LARGE PONDS AND small lakes offer some of the best winter birding habitat.
Sometimes the one lone bird you find is a surprise.
On other occasions, a small flock will catch your eye.
Always check these solitary birds and small groups of birds.
You never know who you might see.
A recent report from Beth Oakes was one of these winter surprises.
The lone bird was a Northern shoveler seen on a large private pond west of Port Angeles.
Shoveler might sound like a strange name for a bird, but this marsh duck has a long, spoon-shaped bill.
Comb-like bristles line its edges making it a great tool for sifting through the water for food.
The shoveler’s outline, due to the long bill, looks a little top-heavy toward the front.
It’s really a very attractive duck — the male duck that is.
Female shovelers are attired in drab brownish plumage that is wonderful camouflage when they are on the nest.
This plumage is much like that of the female mallard.
The male shoveler has a dark green head, a white breast and chestnut-brown sides.
A pale blue patch on its wings isn’t always visible.
When it tips up to feed beneath the water’s surface, you will see orange feet waving in the air.
Even though she might not be as colorful as her mate, the female isn’t difficult to identify.
Her long bill identifies her despite the drab coloring.
This duck is seen in larger numbers on the eastern side of the Cascade Mountains during the breeding season but winter counts show more birds on the western side.
Migrants pass through the state in numbers ranging in the thousands.
The numbers for both the nesting shovelers and the wintering birds are small, in the hundreds.
It’s interesting when looking at some of the population surveys taken on these ducks throughout the decades.
Their North American population has been steadily climbing since the early 1990s.
It’s now somewhere between 3 and 4 million birds.
Small wintering populations are scattered all over Western Washington.
The figures that exist have been compiled from the annual Christmas Bird Counts taken by Audubon chapters statewide.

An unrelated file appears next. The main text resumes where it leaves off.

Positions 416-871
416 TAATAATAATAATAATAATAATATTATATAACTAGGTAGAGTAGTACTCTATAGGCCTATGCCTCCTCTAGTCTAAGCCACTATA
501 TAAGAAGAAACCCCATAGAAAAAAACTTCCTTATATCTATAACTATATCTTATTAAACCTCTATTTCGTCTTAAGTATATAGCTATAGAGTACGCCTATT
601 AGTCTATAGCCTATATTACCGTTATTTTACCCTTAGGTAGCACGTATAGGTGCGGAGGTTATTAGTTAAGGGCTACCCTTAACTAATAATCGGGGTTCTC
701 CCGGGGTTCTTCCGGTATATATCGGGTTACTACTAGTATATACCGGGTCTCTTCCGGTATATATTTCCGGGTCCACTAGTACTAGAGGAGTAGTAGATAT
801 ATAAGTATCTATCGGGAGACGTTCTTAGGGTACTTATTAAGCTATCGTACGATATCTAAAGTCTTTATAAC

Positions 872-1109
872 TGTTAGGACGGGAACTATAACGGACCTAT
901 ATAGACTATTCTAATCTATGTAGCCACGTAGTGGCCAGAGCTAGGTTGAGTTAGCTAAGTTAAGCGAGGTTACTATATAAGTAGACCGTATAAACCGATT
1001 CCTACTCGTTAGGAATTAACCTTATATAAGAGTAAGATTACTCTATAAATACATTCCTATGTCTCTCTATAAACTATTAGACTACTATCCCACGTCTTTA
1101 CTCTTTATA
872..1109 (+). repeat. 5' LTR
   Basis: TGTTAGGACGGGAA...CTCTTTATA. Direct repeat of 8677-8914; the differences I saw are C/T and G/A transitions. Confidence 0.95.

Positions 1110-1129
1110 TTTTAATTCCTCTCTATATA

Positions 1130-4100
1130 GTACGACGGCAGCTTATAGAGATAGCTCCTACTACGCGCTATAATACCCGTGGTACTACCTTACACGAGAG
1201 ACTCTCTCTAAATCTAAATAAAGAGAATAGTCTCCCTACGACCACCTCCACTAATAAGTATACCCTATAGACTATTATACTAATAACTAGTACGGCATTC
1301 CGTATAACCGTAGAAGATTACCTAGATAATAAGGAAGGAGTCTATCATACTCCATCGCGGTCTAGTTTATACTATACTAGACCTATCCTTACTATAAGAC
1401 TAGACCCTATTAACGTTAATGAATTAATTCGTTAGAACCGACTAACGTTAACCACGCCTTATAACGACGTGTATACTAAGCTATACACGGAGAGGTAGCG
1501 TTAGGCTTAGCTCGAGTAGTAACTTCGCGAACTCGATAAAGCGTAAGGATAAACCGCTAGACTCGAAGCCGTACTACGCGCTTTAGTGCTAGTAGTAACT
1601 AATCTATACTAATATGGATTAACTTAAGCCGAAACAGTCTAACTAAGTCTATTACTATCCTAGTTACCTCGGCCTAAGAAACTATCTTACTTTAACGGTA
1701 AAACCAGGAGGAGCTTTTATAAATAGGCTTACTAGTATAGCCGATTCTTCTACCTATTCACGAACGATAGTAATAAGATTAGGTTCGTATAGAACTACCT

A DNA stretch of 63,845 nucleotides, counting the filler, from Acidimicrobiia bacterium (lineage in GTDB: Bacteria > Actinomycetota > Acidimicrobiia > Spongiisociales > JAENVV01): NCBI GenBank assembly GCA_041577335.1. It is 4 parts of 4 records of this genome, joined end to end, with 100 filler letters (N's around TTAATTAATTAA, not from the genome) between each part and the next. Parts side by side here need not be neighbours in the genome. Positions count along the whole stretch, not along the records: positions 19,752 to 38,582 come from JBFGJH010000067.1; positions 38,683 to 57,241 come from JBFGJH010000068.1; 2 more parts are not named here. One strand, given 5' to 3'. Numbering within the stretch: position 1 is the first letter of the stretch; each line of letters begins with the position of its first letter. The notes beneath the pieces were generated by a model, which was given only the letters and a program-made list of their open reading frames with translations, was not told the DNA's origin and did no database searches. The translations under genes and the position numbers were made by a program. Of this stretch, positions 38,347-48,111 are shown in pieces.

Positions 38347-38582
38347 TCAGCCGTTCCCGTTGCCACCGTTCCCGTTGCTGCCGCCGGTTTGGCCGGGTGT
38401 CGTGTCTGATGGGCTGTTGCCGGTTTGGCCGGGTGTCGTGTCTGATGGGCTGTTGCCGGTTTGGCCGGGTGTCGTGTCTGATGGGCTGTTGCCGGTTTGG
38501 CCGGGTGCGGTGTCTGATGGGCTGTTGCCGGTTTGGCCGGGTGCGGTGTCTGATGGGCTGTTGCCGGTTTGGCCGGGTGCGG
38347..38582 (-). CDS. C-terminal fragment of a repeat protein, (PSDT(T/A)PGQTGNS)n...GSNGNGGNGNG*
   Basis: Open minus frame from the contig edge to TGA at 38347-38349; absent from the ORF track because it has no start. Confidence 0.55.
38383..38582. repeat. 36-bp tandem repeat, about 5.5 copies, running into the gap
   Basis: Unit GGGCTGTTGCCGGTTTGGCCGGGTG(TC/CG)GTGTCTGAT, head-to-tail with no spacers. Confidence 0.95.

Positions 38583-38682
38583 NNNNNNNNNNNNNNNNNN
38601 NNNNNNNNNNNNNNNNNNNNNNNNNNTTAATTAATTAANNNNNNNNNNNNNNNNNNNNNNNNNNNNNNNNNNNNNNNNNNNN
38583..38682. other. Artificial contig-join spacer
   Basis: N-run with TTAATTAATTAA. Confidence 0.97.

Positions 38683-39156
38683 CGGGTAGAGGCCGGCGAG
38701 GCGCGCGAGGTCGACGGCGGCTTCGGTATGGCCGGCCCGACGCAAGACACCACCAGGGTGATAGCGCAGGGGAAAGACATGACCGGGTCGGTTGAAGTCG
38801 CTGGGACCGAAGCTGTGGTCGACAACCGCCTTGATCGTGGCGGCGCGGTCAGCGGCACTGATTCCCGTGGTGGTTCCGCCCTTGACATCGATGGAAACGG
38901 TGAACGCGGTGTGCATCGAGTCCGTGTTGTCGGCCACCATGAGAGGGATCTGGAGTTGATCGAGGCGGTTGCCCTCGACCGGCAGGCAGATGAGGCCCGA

Those will once again be conducted later this month and into the first week in January.
The Olympic Peninsula’s shoveler population in the Sequim-Dungeness region has been recorded in the low hundreds.
There is always the question as to why certain birds show up as lone birds or in company with other migrating similar species.
There are two popular reasons given for these incidents: 1, Migration is difficult and dangerous and not everyone survives. 2, Birds can become ill but they can also run low on energy.
How well they have been fed and how strong they are comes into play.
Experience is a big factor.
First-year migrants are known to become lost more than the seasoned adults.
In desperation, they fall in with other migrating flocks whether they are related or not.
Canada geese often pick up these stragglers during migration.
Migrants moving into the northern portions of both the Olympic and Kitsap peninsulas will be looking for food and shelter after crossing the water from British Columbia.
They’ve traveled from distant northern breeding grounds and they need to rest.
Most will continue southward but some will stay.
This is a great time to look for interesting stragglers.
They might be all alone or mixed in with some of the large flocks we are seeing.
Looking for a winter surprise or two is a fun activity when a break from the holiday crunch is needed.
Joan Carson’s column appears every Sunday. Contact her at P.O. Box 532, Poulsbo, WA 98370, with a self-addressed, stamped envelope for a reply. Email: email@example.com.